This is Real

Published: March 13, 2020

By Jim Lichtman
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As the CDC and Trump Administration officials struggle to get on top of the Coronavirus (Covid-19) outbreak, Dr. Anthony Fauci, director of the National Institute of Allergy and Infectious Diseases, told the House Committee on Oversight and Reform yesterday that the impact of the virus “will get worse before it gets better.”

photo: Patrick Semansky/AP

“I can say we will see more cases,” Dr. Fauci said in response to a question from the committee, “and things will get worse than they are right now. How much worse we’ll get will depend on our ability to do two things: to contain the influx of people who are infected coming from the outside, and the ability to contain and mitigate within our own country.”

The coronavirus, known as Covid-19, poses a high risk for the elderly and those having underlying illness such as cardiovascular diseases, diabetes, hepatitis B, chronic obstructive pulmonary disease, chronic kidney diseases, and cancer.

In a phone call, former tobacco insider, Dr. Jeffrey Wigand, said, “The coronavirus, known as Covid-19, is highly virulent, and while it appears similar to SARS (Severe Acute Respiratory Symptoms) and MERS (Middle East Respiratory Symptoms), this is a virus that we have not seen before. This is real.

“The critical issue at hand,” Wigand says, “is that there is no standardized testing. There are several laboratories that have developed a test, but the commutability of test results from test to test results from different labs is an issue that needs resolution.

“Comments that a test is ACCURATE are misleading and need to be defunded in terms of sensitivity and specificity.

“The typical test is a throat swab, which can yield false positives,” Wigand added. “Doctors in China are using a blood test, which is more accurate.”

The best advice for all of us is to monitor the World Health Organization website for updates and follow the recommended protocols:

Wash your hands frequently

Regularly and thoroughly clean your hands with an alcohol-based hand rub or wash them with soap and water.

Why? Washing your hands with soap and water or using alcohol-based hand rub kills viruses that may be on your hands.

Maintain social distancing

Maintain at least 1 metre (3 feet) distance between yourself and anyone who is coughing or sneezing.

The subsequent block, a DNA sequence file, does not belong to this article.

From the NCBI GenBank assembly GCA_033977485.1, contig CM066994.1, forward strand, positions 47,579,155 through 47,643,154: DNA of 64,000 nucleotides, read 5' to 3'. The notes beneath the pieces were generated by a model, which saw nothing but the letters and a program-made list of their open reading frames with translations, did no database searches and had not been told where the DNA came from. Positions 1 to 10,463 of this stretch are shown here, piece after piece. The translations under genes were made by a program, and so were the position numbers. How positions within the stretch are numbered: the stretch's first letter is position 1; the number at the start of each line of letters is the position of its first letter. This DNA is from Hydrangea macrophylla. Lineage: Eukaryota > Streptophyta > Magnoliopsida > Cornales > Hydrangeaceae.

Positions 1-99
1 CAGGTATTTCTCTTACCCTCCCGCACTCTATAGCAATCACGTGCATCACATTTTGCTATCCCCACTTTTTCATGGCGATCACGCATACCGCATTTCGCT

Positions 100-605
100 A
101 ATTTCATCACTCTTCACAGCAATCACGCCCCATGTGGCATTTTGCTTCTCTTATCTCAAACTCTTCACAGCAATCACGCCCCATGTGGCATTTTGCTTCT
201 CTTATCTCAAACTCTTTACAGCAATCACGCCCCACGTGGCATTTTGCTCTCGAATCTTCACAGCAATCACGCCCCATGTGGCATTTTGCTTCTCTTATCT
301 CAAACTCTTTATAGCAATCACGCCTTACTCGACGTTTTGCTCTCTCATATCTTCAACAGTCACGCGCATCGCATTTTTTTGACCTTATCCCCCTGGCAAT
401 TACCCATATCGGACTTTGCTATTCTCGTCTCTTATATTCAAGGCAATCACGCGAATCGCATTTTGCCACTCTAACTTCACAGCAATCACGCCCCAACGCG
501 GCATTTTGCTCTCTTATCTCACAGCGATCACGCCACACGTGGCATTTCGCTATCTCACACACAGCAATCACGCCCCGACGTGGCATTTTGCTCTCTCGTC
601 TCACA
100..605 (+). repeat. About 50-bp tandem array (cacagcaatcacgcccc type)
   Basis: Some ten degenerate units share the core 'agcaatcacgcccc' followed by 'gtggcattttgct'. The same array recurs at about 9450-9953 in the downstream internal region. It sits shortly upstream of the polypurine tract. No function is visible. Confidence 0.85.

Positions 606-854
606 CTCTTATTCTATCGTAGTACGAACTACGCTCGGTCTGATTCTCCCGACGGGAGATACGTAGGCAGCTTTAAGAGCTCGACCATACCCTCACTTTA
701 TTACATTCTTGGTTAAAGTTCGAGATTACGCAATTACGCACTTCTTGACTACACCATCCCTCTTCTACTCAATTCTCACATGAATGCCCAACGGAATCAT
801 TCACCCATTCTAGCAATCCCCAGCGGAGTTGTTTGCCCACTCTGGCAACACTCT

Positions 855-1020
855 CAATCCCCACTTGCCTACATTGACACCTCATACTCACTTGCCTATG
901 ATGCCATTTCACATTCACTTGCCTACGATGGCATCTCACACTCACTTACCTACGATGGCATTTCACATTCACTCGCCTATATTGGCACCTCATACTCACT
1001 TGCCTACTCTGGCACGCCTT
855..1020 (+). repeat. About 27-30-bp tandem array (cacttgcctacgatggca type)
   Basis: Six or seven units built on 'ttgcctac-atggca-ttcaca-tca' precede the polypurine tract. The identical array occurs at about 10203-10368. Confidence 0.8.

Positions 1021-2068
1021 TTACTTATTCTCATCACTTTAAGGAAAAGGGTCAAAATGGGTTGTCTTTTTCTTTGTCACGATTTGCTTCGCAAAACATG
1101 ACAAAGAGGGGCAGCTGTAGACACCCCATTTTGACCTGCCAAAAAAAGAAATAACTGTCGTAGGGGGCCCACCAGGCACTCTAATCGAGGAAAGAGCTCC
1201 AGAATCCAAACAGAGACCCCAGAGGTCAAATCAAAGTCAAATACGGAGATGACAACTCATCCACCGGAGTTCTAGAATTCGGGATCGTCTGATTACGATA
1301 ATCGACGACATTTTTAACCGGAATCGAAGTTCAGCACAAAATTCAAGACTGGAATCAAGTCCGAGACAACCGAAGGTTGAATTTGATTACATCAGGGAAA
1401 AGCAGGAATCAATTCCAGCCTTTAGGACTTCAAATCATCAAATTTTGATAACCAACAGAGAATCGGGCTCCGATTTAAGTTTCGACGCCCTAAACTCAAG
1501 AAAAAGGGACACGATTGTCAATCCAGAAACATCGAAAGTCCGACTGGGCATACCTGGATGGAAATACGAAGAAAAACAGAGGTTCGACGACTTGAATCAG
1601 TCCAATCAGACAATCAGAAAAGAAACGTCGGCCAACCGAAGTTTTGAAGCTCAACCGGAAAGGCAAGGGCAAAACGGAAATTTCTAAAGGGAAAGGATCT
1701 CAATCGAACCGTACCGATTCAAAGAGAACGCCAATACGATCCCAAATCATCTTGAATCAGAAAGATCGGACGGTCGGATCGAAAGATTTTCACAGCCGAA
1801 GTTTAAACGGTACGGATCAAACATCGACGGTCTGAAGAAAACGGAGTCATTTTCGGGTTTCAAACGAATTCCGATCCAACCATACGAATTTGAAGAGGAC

Why? When someone coughs or sneezes, they spray small liquid droplets from their nose or mouth which may contain virus. If you are too close, you can breathe in the droplets, including the COVID-19 virus if the person coughing has the disease.

Avoid touching eyes, nose and mouth

Why? Hands touch many surfaces and can pick up viruses. Once contaminated, hands can transfer the virus to your eyes, nose or mouth. From there, the virus can enter your body and can make you sick.

Practice respiratory hygiene

Make sure you, and the people around you, follow good respiratory hygiene. This means covering your mouth and nose with your bent elbow or tissue when you cough or sneeze. Then dispose of the used tissue immediately.

Why? Droplets spread virus. By following good respiratory hygiene you protect the people around you from viruses such as cold, flu and COVID-19.

If you have fever, cough and difficulty breathing, seek medical care early

Stay home if you feel unwell. If you have a fever, cough and difficulty breathing, seek medical attention and call in advance. Follow the directions of your local health authority.

Why? National and local authorities will have the most up to date information on the situation in your area. Calling in advance will allow your health care provider to quickly direct you to the right health facility. This will also protect you and help prevent spread of viruses and other infections.

Stay informed and follow advice given by your healthcare provider

Stay informed on the latest developments about COVID-19. Follow advice given by your healthcare provider, your national and local public health authority or your employer on how to protect yourself and others from COVID-19.

Why? National and local authorities will have the most up to date information on whether COVID-19 is spreading in your area. They are best placed to advise on what people in your area should be doing to protect themselves.

I will monitor both the CDC and W.H.O. websites and update this issue.


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